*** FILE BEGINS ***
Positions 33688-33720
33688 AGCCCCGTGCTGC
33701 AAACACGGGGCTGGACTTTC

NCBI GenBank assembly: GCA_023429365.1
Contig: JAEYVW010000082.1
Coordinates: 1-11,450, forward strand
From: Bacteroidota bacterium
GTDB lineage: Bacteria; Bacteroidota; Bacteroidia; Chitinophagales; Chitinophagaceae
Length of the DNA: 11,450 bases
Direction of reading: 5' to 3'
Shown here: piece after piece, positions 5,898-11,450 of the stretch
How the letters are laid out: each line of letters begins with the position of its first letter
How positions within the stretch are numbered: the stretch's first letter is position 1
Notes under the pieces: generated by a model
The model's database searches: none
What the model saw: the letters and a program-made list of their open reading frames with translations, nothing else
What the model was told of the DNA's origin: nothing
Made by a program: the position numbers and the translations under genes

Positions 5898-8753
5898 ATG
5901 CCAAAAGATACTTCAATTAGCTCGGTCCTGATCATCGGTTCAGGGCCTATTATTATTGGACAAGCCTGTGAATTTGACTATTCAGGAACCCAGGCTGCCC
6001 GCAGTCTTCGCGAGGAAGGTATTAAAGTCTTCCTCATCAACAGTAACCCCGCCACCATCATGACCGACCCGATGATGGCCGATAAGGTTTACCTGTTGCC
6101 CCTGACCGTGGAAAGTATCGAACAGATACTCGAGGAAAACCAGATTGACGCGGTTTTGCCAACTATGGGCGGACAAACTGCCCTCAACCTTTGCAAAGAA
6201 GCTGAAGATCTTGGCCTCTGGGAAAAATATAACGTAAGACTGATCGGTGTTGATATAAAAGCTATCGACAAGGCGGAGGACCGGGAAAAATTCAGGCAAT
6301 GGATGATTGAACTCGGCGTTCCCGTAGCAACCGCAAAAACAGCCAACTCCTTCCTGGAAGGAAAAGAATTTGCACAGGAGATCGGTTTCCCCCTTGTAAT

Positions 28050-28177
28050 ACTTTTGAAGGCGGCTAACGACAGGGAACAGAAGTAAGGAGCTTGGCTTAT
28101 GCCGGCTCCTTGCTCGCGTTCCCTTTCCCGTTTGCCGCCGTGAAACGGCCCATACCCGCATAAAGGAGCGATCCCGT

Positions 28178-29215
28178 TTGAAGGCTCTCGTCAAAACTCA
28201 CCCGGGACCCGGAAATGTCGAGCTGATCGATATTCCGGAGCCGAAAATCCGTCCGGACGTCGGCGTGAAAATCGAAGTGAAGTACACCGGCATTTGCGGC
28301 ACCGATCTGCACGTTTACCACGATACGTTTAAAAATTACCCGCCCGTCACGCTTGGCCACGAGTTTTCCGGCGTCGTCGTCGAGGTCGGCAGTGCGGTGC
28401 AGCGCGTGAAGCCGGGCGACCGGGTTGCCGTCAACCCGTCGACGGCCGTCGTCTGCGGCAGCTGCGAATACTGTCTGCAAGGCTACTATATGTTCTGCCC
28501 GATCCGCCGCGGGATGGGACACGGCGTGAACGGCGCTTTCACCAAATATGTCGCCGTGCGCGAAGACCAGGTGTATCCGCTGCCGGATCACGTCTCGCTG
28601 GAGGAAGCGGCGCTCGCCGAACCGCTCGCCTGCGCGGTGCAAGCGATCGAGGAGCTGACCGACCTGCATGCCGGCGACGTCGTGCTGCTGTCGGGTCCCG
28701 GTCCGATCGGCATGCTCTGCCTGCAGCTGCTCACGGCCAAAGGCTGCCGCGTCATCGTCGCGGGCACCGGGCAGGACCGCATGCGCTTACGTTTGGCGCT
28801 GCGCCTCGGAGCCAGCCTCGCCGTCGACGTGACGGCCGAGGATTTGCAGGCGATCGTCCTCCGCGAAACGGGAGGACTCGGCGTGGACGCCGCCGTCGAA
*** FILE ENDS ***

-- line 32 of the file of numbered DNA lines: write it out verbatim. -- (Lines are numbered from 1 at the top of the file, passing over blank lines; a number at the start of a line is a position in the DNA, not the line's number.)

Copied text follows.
28301 ACCGATCTGCACGTTTACCACGATACGTTTAAAAATTACCCGCCCGTCACGCTTGGCCACGAGTTTTCCGGCGTCGTCGTCGAGGTCGGCAGTGCGGTGC